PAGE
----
Let's get onto Congress and urge the House to adopt the Yoho resolution! 225 years after they were enacted, sugar subsidies are no closer to being eliminated. It's time for a new plan that might actually work.
Teenage Obesity Increased During First Two Years of First Lady's `Let's Move' Program
A typical counterproductive Leftist program. Being forced to eat mainly vegetables has put independent kids right off them. The teenage years are the years of rebellion and independence
In the first two years since First Lady Michelle Obama launched her `Let's Move' campaign to fight childhood obesity in 2010, teenage obesity rates increased, according to data from the Centers for Disease Control and Prevention (CDC).
From 2009-2010, 18.4 percent of children ages 12-19 were classified as obese, according to the CDC. Since then, from 2011-2012, one in five children ages 12-19 or 20.5 percent, were classified as obese, an increase of 11.4 percent. The CDC has been tracking these data since 1966-1970, and at that time only 4.6 percent of teens were classified as obese.
"First Lady Michelle Obama today announced an ambitious national goal of solving the challenge of childhood obesity within a generation so that children born today will reach adulthood at a healthy weight and unveiled a nationwide campaign - Let's Move - to help achieve it," announced the White House on February 9, 2010.
Obesity, according to the CDC, is based on an individual's body mass index or BMI which is "calculated using a child's weight and height. BMI does not measure body fat directly, but it is a reasonable indicator of body fatness for most children and teens."
A child is categorized as being overweight when their BMI is at or above the 85th percentile and lower than the 95th percentile and categorized as obese when their BMI is at or above the 95th percentile for children of the same age and sex.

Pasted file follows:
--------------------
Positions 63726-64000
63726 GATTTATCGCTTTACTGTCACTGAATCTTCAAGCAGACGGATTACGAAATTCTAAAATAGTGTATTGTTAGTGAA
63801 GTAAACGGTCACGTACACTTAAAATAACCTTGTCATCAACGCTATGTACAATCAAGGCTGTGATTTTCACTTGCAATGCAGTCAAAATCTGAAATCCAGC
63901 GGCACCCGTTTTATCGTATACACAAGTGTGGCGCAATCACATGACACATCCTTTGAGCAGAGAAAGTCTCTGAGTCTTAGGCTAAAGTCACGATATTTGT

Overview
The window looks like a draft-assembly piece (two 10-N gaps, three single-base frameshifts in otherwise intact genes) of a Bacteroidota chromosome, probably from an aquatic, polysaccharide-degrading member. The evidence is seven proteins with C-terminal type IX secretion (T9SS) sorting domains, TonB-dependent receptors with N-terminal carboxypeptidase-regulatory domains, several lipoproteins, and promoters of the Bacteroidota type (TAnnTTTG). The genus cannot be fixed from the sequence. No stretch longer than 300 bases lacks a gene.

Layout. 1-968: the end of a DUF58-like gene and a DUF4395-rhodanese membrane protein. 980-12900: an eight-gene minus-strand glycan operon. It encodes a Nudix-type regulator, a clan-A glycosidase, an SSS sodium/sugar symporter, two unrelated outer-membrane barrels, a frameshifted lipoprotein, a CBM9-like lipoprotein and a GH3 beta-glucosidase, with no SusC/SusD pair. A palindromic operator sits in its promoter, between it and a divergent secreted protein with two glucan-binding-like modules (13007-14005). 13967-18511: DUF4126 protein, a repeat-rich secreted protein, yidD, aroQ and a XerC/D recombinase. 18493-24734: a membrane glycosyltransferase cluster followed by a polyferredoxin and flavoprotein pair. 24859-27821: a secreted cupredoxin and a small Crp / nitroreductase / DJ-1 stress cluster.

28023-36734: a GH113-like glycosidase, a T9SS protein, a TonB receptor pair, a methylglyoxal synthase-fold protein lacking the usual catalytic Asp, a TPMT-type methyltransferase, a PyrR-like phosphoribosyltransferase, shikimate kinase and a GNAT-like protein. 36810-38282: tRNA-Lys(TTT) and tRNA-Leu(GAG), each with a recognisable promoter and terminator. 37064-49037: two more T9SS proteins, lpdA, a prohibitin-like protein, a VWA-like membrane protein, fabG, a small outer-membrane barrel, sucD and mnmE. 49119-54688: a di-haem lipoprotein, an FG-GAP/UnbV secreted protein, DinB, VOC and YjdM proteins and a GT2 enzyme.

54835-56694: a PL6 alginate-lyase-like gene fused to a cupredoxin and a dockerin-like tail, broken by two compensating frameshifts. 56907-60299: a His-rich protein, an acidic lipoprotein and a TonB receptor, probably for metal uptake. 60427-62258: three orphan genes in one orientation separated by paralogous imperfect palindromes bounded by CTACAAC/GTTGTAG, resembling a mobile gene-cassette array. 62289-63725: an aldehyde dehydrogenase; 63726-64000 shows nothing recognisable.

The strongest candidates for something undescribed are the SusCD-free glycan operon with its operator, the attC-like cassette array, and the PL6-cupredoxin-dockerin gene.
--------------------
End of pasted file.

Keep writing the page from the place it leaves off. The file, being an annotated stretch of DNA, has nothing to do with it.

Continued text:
The Let's Move program has attempted to reduce childhood obesity rates with initiatives like changing school lunch menus and eradicating `food deserts.'
Let's Move has recently come under fire because of students' complaints about school lunch menus and `palatability.'
The US economic recovery is still on food stamps
Something peculiar is happening to our nation's food assistance program. The recently renamed food stamp program - now called the Supplemental Nutrition Assistance Program or SNAP - is supposed to respond to difficult economic conditions by providing financial assistance to purchase food to poor Americans. As bad times hit and more people need assistance, SNAP caseloads should go up. And as the economy strengthens, the number of SNAP recipients should decline - at least in theory.
For most of the history of the program, that is what happened. From 1969 until 2003, SNAP has been very responsive to changes in the unemployment rate with the number of recipients rising as unemployment rises and declining as unemployment declines.
But that seems to have changed. As unemployment declined between 2003 and 2007, the number of SNAP recipients marched steadily higher. Then, as the Great Recession hit, the SNAP caseload went even higher. The recovery after the 2001 recession did little to interrupt SNAP growth and now-as the economy has strengthened with unemployment declining and jobs growing (although slowly)-the number of SNAP recipients has barely come off its all-time peak of 47.8 million recipients hit in December 2012. Since then, the number of SNAP recipients has only declined by 2.7% -- and oddly ticked up in the months of April and June 2014.
If we compare the current recovery with the recovery after the recession of the 1980s, whose duration and unemployment levels are most comparable, the change in SNAP's responsiveness becomes clear. Adjusting for population, in the four years following the 1981-1982 recession, there was a 12.5 percent decline in SNAP recipients. In the four years following the 2007-2009 recession, SNAP recipients increased by 15.6 percent. If this recent recovery had behaved like that of the 1980s, by 2013 only 11.5 percent of the population would have been receiving SNAP benefits: 36 million individuals as opposed to 47.6 million. That's a big difference.
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Posted by JR at 1:32 AM